“Read Different”

T. X. Hammes

Armed Forces Journal, despite its committment to “Ideas. Vision. Leadership,” is usually a cliché ridden, institution-speak compilation of repackaged doctrine and processes passed off as new and inventive thinking. No surprise once you look at the magazine’s readership of field and flag grade officers as well people in government and corporate defense.

For example, Gen. Dempsey’s advice for “Building critical thinkers” is 1700 words of corporate cheerleading culminating in this insight:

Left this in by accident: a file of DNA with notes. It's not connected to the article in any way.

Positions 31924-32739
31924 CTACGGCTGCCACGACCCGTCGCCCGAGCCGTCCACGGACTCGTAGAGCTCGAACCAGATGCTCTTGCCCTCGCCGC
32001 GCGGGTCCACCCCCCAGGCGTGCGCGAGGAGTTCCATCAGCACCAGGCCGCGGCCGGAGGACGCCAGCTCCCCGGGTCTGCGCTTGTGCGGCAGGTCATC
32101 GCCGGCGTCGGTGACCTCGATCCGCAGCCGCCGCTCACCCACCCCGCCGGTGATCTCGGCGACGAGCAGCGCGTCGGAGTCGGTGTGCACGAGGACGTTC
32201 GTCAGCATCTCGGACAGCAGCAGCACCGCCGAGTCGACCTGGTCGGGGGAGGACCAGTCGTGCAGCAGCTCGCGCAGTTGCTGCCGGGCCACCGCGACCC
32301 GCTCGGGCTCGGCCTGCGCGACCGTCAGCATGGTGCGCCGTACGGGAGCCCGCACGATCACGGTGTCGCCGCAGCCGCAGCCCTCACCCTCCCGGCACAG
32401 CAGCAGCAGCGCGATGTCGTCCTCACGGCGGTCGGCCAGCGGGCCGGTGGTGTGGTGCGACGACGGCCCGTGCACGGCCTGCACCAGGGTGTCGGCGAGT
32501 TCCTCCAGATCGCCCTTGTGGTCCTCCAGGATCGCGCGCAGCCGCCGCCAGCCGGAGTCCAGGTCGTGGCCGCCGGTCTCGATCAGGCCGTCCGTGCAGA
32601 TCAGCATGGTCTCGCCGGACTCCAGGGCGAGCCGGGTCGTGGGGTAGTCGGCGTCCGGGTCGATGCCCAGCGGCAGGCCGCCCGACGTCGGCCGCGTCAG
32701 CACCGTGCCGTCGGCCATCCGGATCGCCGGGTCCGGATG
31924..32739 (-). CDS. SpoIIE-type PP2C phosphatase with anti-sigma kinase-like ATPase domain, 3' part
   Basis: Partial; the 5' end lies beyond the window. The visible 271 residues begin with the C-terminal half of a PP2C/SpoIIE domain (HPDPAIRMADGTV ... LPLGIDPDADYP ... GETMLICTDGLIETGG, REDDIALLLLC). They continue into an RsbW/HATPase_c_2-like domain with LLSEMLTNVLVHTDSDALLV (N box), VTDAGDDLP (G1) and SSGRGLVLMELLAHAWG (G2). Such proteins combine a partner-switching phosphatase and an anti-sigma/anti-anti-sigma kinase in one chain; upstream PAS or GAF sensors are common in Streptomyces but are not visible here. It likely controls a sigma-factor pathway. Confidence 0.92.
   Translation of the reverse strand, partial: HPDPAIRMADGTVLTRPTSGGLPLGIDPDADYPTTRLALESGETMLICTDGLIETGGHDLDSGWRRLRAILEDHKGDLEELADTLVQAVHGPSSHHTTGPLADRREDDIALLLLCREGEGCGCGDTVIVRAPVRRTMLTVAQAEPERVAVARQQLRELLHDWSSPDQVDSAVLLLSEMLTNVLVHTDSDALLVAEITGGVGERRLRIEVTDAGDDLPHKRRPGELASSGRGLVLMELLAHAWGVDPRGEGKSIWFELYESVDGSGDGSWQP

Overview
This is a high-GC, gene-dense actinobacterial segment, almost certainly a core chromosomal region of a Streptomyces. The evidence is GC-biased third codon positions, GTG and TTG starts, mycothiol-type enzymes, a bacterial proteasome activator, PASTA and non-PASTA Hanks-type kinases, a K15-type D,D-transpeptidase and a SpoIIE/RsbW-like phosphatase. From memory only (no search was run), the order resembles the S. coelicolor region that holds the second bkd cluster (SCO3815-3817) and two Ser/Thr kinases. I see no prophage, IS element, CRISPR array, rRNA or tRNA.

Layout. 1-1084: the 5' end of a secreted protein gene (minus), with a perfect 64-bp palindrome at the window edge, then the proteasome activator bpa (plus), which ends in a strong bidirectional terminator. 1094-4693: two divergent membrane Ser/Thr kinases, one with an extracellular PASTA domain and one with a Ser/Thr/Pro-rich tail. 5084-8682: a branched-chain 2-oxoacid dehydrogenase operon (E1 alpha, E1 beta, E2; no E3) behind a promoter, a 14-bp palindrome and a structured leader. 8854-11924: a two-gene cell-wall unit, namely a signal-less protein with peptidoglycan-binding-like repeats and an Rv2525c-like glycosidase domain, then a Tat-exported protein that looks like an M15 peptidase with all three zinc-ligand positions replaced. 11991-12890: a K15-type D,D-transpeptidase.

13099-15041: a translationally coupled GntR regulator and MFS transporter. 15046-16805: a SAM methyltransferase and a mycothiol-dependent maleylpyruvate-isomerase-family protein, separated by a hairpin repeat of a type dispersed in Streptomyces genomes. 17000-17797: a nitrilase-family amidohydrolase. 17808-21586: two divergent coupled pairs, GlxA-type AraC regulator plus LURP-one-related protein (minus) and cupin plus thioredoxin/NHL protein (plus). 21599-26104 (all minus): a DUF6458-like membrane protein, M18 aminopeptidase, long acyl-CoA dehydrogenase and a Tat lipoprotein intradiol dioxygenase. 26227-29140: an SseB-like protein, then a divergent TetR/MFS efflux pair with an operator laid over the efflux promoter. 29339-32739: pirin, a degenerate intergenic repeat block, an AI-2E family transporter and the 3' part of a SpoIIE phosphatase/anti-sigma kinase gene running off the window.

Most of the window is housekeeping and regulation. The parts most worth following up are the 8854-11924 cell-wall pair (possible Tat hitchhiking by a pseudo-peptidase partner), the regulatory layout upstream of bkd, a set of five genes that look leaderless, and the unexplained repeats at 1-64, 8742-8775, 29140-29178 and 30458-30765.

“The challenges ahead of us in the 21st century security environment mandate that we reinvigorate our commitment to the development of strategic leaders.”


The reader might wonder why concern for future’s uncertainty suddenly begins on Dempsey’s watch.

T.X. Hammes’ article “Read Different,” however, doesn’t engage in institutional navel gazing but notes how new theories of how the world works in a connected, networked age are challenging our assumptions and processes, especially in the defense industry.

Of the twelve works Hammes recommends, only one is a military publication. In addition, I’d recommend “Six Degrees” by Duncan Watts, the work of Lotfi Zadeh, known as the “father of fuzzy logic,” and Malcolm Gladwell.


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